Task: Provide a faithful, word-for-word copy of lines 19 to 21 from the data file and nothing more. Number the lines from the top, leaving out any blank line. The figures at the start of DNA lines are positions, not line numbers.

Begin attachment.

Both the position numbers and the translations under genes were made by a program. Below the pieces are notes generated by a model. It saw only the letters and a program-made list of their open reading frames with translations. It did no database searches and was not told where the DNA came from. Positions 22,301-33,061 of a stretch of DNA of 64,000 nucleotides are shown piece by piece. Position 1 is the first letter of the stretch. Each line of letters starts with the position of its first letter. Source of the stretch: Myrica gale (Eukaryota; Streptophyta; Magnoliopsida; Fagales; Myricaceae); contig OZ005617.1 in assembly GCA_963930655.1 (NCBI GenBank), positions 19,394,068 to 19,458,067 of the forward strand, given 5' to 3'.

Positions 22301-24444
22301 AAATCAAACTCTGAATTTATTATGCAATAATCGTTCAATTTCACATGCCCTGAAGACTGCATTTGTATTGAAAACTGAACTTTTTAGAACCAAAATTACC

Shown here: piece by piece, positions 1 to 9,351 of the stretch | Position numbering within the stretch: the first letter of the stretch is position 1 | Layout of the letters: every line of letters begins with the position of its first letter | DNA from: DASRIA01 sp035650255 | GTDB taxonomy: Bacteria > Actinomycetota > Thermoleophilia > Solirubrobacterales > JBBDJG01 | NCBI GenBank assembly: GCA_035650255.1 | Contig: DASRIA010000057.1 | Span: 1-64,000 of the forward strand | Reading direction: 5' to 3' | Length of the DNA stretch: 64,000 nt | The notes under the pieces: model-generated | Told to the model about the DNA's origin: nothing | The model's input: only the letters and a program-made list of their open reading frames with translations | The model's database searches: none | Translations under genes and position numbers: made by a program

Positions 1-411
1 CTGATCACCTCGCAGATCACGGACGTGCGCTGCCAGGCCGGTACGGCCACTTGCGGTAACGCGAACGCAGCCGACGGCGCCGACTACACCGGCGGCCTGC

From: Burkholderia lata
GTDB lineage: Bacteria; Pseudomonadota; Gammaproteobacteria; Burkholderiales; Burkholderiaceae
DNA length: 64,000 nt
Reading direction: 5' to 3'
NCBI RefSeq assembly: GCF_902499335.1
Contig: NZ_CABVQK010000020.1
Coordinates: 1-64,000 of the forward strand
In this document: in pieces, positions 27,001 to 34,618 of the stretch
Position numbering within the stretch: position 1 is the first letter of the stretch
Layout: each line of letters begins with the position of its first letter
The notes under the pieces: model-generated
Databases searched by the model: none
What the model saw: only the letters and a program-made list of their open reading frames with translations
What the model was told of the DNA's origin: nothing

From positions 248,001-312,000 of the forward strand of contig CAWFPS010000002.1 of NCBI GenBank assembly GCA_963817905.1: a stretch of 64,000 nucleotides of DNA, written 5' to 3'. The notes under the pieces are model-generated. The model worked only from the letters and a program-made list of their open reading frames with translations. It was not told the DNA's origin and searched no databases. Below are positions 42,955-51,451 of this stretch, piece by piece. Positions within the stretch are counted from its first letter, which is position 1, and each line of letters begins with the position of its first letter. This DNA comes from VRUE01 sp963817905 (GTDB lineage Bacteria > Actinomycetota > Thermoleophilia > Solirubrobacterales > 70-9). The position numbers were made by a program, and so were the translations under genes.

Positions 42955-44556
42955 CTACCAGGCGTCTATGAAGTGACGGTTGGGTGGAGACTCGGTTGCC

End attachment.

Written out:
What the model saw: only the letters and a program-made list of their open reading frames with translations
What the model was told of the DNA's origin: nothing

From positions 248,001-312,000 of the forward strand of contig CAWFPS010000002.1 of NCBI GenBank assembly GCA_963817905.1: a stretch of 64,000 nucleotides of DNA, written 5' to 3'. The notes under the pieces are model-generated. The model worked only from the letters and a program-made list of their open reading frames with translations. It was not told the DNA's origin and searched no databases. Below are positions 42,955-51,451 of this stretch, piece by piece. Positions within the stretch are counted from its first letter, which is position 1, and each line of letters begins with the position of its first letter. This DNA comes from VRUE01 sp963817905 (GTDB lineage Bacteria > Actinomycetota > Thermoleophilia > Solirubrobacterales > 70-9). The position numbers were made by a program, and so were the translations under genes.